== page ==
|US5393975 *||Sep 15, 1992||Feb 28, 1995||Finnigan Corporation||Electrospray ion source and interface apparatus and method|
|US5813614 *||Mar 28, 1995||Sep 29, 1998||Electrosols, Ltd.||Dispensing device|
|US5873523 *||Feb 28, 1997||Feb 23, 1999||Yale University||Electrospray employing corona-assisted cone-jet mode|
|US6234402 *||Jun 27, 2000||May 22, 2001||Universidad De Sevilla||Stabilized capillary microjet and devices and methods for producing same|
|US6245227 *||Sep 17, 1998||Jun 12, 2001||Kionix, Inc.||Integrated monolithic microfabricated electrospray and liquid chromatography system and method|
|US6297499 *||Jul 3, 1998||Oct 2, 2001||John B Fenn||Method and apparatus for electrospray ionization|
|US6825464 *||Oct 4, 2002||Nov 30, 2004||Yale University||Method and apparatus to produce ions and nanodrops from Taylor cones of volatile liquids at reduced pressures|
|US20010010338 *||Mar 5, 2001||Aug 2, 2001||Alfonso Ganan-Calvo||Device and method for creating spherical particles of uniform size|
|Citing Patent||Filing date||Publication date||Applicant||Title|
|US7247338||Nov 21, 2002||Jul 24, 2007||Regents Of The University Of Minnesota||Coating medical devices|
|US7279322||Mar 25, 2004||Oct 9, 2007||Regents Of The University Of Minnesota||Electrospraying apparatus and method for coating particles|
|US7575707||Mar 29, 2005||Aug 18, 2009||University Of Washington||Electrospinning of fine hollow fibers|
|US7794634 *||Mar 17, 2005||Sep 14, 2010||Universidad De Sevilla||Procedure to generate nanotubes and compound nanofibres from coaxial jets|
|US7914714||May 14, 2004||Mar 29, 2011||The Regents Of The University Of Colorado||Methods and apparatus using electrostatic atomization to form liquid vesicles|
|US7951428||Jan 31, 2007||May 31, 2011||Regents Of The University Of Minnesota||Electrospray coating of objects|
|US7972661||Oct 4, 2007||Jul 5, 2011||Regents Of The University Of Minnesota||Electrospraying method with conductivity control|
|US8028646||Mar 28, 2006||Oct 4, 2011||Regents Of The University Of Minnesota||Coating medical devices|
|US8297959 *||May 2, 2007||Oct 30, 2012||Terapia Celular, Ln, Inc.||Systems for producing multilayered particles, fibers and sprays and methods for administering the same|
|US8528589||Mar 23, 2010||Sep 10, 2013||Raindance Technologies, Inc.||Manipulation of microfluidic droplets|
|US8592221||Apr 18, 2008||Nov 26, 2013||Brandeis University||Manipulation of fluids, fluid components and reactions in microfluidic systems|
|US8772046||Feb 6, 2008||Jul 8, 2014||Brandeis University||Manipulation of fluids and reactions in microfluidic systems|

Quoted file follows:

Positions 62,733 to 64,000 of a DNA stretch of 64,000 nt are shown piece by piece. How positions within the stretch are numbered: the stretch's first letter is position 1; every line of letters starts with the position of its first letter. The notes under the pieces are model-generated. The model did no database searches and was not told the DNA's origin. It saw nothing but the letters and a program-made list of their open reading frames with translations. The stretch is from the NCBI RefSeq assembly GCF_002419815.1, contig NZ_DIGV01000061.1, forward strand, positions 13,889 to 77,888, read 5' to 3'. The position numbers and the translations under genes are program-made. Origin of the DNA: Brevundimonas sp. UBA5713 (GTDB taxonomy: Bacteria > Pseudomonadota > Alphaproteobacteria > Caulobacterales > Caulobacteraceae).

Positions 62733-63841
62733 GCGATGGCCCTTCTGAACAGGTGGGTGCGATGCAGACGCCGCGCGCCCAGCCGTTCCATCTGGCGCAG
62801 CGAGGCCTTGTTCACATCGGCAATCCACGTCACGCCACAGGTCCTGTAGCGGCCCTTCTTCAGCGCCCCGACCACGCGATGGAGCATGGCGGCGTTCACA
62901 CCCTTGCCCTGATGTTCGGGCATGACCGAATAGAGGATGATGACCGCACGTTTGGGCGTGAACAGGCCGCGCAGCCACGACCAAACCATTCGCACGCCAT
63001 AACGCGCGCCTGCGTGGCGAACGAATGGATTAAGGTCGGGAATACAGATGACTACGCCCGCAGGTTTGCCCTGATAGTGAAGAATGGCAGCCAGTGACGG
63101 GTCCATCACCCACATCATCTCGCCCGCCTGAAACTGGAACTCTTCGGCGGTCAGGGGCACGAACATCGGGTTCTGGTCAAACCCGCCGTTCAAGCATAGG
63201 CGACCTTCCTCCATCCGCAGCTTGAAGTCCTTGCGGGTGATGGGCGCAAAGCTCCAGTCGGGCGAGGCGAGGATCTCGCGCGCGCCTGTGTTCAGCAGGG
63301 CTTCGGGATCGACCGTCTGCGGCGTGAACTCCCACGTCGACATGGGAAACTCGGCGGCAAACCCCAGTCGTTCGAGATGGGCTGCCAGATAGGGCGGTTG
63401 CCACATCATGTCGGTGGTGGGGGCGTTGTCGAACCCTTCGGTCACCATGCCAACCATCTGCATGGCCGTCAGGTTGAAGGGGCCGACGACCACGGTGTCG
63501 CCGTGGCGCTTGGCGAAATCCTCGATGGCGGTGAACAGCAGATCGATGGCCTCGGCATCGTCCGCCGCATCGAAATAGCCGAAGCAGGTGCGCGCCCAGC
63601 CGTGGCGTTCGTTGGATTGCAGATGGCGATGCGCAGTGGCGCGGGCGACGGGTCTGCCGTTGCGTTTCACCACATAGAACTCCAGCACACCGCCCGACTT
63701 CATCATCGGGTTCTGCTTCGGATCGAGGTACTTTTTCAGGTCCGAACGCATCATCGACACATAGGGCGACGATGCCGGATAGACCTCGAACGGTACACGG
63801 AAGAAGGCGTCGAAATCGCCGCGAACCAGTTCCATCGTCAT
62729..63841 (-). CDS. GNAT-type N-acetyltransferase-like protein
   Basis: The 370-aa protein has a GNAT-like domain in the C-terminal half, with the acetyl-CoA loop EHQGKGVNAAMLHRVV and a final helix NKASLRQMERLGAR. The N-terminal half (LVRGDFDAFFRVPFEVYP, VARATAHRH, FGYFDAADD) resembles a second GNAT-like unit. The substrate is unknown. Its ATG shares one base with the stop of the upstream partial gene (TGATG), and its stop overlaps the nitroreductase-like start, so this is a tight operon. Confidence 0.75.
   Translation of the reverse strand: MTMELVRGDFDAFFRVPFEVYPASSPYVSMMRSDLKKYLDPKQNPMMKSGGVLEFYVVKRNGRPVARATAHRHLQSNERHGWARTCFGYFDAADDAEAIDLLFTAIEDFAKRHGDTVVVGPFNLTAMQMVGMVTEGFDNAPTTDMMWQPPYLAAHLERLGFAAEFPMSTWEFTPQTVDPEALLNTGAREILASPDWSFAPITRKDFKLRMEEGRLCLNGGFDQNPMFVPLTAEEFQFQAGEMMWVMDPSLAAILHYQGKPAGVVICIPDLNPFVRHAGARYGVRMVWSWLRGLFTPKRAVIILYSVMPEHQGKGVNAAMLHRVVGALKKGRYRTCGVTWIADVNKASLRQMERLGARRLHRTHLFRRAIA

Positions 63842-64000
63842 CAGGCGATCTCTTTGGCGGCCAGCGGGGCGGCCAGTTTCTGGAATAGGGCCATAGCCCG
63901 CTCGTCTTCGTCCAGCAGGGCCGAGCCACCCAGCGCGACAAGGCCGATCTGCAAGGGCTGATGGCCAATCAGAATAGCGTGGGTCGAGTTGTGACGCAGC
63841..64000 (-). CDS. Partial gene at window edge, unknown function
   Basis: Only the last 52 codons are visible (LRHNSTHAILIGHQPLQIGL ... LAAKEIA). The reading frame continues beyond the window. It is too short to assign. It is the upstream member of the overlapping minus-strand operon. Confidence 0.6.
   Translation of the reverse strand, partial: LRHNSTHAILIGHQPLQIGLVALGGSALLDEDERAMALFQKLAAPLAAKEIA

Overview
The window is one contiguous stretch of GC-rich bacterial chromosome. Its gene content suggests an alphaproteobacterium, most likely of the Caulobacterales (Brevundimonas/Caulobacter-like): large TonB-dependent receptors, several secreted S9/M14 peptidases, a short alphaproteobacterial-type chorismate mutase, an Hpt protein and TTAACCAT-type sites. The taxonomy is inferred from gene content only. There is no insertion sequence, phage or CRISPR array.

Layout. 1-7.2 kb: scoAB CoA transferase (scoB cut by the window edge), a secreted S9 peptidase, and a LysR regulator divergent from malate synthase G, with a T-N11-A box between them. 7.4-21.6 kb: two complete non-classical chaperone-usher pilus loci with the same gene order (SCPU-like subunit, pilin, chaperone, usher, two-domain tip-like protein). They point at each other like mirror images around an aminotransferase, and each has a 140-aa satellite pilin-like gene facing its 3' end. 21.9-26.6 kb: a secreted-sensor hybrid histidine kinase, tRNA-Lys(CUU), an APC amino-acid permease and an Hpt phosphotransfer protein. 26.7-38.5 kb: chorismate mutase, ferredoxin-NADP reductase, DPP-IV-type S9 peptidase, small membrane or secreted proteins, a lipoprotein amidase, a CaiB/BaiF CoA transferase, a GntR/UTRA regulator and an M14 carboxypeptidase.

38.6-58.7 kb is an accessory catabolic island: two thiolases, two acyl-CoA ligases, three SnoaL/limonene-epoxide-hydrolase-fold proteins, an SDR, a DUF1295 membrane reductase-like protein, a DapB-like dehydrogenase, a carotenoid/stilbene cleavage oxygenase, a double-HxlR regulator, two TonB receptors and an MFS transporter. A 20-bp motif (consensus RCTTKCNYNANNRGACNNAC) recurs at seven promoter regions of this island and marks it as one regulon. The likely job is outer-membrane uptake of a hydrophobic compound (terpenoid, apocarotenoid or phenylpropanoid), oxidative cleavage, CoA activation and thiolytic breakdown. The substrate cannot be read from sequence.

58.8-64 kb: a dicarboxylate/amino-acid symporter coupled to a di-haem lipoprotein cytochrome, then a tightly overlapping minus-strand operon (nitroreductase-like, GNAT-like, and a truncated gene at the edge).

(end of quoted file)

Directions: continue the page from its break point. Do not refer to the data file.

|US9017623||Jun 3, 2014||Apr 28, 2015||Raindance Technologies, Inc.||Manipulation of fluids and reactions in microfluidic systems|
|US9040816||Dec 10, 2007||May 26, 2015||Nanocopoeia, Inc.||Methods and apparatus for forming photovoltaic cells using electrospray|
|US9050611||Feb 15, 2013||Jun 9, 2015||Regents Of The University Of Minnesota||High mass throughput particle generation using multiple nozzle spraying|
|US9108217||Jan 31, 2008||Aug 18, 2015||Nanocopoeia, Inc.||Nanoparticle coating of surfaces|
|US20040177807 *||Mar 25, 2004||Sep 16, 2004||Regents Of The University Of Minnesota||Electrospraying apparatus and method for coating particles|
|US20040241315 *||Jul 12, 2004||Dec 2, 2004||Regents Of The University Of Minnesota||High mass throughput particle generation using multiple nozzle spraying|
|US20060177573 *||Mar 28, 2006||Aug 10, 2006||Regents Of The University Of Minnesota||Coating medical devices|
|US20060226580 *||Mar 29, 2005||Oct 12, 2006||University Of Washington||Electrospinning of fine hollow fibers|
|US20130017148 *||Jan 17, 2013||Gustavo Larsen||Systems for producing multilayered particles, fibers and sprays and methods for administering the same|
|U.S. Classification||204/450, 204/600, 204/556|
|International Classification||B01J13/04, A23P1/04, A23L1/22, A23L1/00, A61K9/50, A61K9/51, A23L1/30, B05B5/16, B01J13/14|
|Cooperative Classification||A23L1/30, A23L1/0029, A23P1/04, B01J13/04, A23L1/22|
|European Classification||A23L1/30, B01J13/04, A23P1/04, A23L1/00P4, A23L1/22|
|Nov 21, 2003||AS||Assignment|
Owner name: UNIVERSIDAD DE SEVILLA, SPAIN
Free format text: ASSIGNMENT OF ASSIGNORS INTEREST;ASSIGNORS:RIPOLL, ANTONIO BARRERO;CALVO, ALFONSO GANAN;REEL/FRAME:014723/0023
Effective date: 20030725
Owner name: DE MALAGA, UNIVERSIDAD, SPAIN
Free format text: ASSIGNMENT OF ASSIGNORS INTEREST;ASSIGNORS:BON, RAUL CORTIJO;LOSCERTALES, IGNACIO GONZALEZ;REEL/FRAME:014723/0026
Effective date: 20030725